Sea Otter Surveys Get a High-Tech, COVID-Safe Update for 2021

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After a 2020 cancellation of the annual sea otter census, the count was back on for 2021.

WERC scientist Joe Tomoleoni surveying for southern sea otters

USGS wildlife biologist Joe Tomoleoni surveys sea otters along the California coast.

(Public domain.)

Happy Sea Otter Awareness Week! 

Since 1982, the USGS has conducted annual sea otter censuses along the California coast in partnership with the US Fish and Wildlife Service, the California Department of Fish and Wildlife, Monterey Bay Aquarium, and other partners. The census has been completed every year except for 2011, when weather conditions prevented the completion of the surveys, and in 2020, when survey was cancelled due to COVID-19, out of caution for the safety of researchers and wildlife in the early days of the pandemic. This past spring, the sea otter census was back on—but with some changes to make them more COVID-safe. 

The sea otter census has two parts: surveys taken along the shore in accessible areas, and surveys conducted from a small airplane. For 2021, surveys taken from shore were completed while maintaining social distancing, but social distancing isn’t possible in a tiny airplane, so the usual airplane counts were cancelled and replaced with aerial photo surveys. In this approach, instead of people counting otters directly from the plane, the plane is outfitted with sophisticated digital cameras linked to computers that capture thousands of high-resolution digital photographs of the ocean surface and coast. Since there are so many photos, the researchers will use artificial intelligence to assist with counting sea otters in the images.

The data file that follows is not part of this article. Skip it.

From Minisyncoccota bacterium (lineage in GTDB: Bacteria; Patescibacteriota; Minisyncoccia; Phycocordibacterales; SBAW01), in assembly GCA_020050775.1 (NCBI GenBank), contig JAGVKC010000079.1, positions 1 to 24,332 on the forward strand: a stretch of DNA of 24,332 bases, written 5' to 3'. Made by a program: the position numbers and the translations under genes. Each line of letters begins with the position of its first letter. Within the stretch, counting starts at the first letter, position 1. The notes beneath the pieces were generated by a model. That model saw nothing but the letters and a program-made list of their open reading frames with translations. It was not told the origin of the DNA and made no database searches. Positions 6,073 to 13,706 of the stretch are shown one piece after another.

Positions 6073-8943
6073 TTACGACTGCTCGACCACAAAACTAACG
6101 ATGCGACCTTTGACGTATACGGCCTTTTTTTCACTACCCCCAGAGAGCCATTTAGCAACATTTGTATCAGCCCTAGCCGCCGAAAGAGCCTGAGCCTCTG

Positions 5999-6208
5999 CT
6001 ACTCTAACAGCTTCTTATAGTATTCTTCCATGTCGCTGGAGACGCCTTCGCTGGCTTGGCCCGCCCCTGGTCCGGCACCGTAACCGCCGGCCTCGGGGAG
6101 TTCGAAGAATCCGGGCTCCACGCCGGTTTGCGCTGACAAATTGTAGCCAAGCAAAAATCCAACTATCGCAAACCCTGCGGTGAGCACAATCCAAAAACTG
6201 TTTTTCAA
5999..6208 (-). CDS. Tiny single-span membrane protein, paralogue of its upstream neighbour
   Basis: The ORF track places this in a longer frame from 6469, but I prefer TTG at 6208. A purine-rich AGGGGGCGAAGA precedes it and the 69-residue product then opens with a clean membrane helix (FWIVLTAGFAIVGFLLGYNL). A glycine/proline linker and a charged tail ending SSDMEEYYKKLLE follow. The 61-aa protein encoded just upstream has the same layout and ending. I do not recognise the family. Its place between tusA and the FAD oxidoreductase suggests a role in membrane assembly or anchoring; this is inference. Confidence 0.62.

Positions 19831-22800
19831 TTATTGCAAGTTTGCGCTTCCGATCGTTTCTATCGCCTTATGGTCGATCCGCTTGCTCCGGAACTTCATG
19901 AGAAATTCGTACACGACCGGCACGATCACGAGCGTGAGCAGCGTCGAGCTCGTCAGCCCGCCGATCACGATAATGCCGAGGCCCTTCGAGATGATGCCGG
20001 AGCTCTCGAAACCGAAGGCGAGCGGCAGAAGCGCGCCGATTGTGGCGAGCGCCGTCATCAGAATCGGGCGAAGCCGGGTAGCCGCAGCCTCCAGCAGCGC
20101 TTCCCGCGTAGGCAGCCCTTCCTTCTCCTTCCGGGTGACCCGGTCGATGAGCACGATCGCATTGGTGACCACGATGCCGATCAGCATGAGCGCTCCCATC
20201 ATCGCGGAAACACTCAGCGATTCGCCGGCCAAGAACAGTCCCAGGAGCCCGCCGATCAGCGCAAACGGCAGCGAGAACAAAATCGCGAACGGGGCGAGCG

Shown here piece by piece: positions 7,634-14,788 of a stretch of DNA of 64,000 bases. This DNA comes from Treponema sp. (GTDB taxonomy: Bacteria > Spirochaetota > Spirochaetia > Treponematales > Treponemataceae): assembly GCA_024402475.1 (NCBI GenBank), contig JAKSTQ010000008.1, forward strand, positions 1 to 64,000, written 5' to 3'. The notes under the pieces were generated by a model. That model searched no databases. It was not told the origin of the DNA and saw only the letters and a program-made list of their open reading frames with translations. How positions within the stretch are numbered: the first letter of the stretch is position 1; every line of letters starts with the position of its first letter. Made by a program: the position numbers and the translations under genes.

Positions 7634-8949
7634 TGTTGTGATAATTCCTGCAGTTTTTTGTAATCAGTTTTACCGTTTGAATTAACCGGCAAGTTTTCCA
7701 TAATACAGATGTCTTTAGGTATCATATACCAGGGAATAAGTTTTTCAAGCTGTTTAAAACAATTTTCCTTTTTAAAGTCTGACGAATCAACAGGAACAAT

This aerial survey approach was adapted from another USGS marine ecology project developed prior to the pandemic to survey seabirds and marine mammals (learn about it here).

From schools to businesses to government agencies counting sea otters, technology has helped people adapt to the COVID-19 era. 

Learn more about the annual sea otter census here.

A kelp bed viewed from above, with two sea otters just visible next to each other amid the kelp

Zoomed image of two Southern Sea Otters (Enhydra lutris nereis) in a kelp bed, photographed from the air during aerial surveys for seabirds and marine mammals in 2020. The method was adapted for the 2021 sea otter census 

(Credit: Laney White, USGS Western Ecological Research Center. Public domain.)

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